A dust storm the size of Spain, blowing off the northwest African desert, blanketed hundreds of thousands of square miles of the eastern Atlantic Ocean with a dense cloud of Saharan sand on Feb. 26 of this year. This SeaWiFS project satellite image shows the dust at about 15,000 feet in the air and about 1,000 miles across the Atlantic. U.S. Geological Survey scientists are linking the dust to various occurrences, including the decline of coral reefs in the Caribbean. NOAA satellite images courtesy of the USGS.
10/23/00 ... AAPG Executive Director Interviewed On Energy News Live Premiere
Who is killing the great corals of the Caribbean? Actually the question should be "What is killing?" and the answer is a dirty little surprise.
E-commerce on the Internet may not revolutionize the petroleum industry, but it's already changing the way the industry does business.
Officer Candidates Respond
Candidates for AAPG office have been given the opportunity to respond briefly to the subject: "Why I Accepted the Invitation to be a Candidate for AAPG Office." Here are the responses from secretary candidates Timothy R. Carr and Charles J. Mankin.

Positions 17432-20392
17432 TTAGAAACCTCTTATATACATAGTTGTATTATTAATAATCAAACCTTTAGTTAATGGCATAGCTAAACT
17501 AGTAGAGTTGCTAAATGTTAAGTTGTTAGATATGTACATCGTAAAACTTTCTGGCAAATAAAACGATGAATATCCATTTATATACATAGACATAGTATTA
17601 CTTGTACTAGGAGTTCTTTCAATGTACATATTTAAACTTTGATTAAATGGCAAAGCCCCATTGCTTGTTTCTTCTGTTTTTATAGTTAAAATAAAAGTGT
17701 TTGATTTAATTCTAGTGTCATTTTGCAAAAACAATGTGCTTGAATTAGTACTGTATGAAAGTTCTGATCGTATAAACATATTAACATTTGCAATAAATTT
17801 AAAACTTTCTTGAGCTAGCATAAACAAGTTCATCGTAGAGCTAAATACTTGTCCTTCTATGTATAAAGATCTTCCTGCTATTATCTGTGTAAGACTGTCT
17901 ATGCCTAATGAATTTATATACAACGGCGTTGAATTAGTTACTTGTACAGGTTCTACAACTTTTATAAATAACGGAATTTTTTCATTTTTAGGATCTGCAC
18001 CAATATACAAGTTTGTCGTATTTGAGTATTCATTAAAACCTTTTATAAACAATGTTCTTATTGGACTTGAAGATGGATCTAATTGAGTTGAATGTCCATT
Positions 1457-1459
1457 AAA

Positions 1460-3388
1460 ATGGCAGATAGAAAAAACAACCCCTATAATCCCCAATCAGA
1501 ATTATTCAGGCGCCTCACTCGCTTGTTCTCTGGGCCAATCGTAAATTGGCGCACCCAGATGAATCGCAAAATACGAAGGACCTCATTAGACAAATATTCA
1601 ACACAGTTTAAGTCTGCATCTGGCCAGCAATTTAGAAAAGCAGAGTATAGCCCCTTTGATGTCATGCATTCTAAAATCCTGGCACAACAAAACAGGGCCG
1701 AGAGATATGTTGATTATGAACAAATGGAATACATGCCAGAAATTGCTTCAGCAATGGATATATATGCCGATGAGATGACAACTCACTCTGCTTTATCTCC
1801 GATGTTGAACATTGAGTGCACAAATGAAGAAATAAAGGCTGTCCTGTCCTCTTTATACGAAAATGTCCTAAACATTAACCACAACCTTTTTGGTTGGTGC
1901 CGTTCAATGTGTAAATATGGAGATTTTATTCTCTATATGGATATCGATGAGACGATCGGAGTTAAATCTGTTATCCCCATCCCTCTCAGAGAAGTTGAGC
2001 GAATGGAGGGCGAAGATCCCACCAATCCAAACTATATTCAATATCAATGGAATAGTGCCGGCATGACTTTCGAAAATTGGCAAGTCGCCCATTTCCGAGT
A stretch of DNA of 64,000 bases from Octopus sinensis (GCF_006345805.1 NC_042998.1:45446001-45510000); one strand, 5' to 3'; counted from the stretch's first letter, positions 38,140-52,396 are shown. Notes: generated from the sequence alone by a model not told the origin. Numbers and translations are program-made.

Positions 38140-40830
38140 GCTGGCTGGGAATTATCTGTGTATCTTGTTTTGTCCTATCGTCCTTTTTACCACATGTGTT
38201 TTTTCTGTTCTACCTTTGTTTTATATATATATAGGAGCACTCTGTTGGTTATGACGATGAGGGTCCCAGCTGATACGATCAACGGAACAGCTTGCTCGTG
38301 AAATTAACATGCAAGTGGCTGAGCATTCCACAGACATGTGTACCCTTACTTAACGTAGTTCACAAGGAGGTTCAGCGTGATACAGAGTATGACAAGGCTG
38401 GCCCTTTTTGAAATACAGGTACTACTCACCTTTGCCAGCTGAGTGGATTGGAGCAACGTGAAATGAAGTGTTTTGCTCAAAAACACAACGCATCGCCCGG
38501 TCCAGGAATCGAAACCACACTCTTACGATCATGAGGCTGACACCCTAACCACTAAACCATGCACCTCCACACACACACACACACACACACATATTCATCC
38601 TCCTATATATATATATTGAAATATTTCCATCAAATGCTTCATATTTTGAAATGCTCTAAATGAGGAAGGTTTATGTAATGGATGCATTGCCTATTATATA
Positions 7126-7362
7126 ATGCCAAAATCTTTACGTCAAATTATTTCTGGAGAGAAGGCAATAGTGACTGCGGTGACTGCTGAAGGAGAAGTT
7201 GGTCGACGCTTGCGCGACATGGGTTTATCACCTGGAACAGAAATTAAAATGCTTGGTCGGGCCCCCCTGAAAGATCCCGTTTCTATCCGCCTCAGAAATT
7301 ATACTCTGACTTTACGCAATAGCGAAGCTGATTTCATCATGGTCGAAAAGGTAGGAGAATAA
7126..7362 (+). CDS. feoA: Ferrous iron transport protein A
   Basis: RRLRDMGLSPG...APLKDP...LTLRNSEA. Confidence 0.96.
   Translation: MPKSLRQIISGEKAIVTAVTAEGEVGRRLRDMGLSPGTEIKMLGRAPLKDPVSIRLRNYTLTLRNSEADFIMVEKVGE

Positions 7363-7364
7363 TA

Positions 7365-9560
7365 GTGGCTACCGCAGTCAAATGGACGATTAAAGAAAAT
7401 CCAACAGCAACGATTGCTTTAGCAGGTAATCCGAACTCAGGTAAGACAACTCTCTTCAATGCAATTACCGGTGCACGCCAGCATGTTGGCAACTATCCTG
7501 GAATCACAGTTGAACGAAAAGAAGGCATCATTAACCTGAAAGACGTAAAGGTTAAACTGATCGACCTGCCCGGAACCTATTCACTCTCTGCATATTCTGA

Drawing conclusions: One research geologist takes a look at exploration trends in Louisiana.
What turns a marginal field into a priority?
AAPG's mentor program is off and running, helping newcomers to learn how to be better geologists and
helping old pros by giving them a chance to talk.
A new government study attempts to quantify and define the potential extent of U.S. earthquake damage.
Kern Museum: One-time oil camp resident tries to restore "home" for posterity.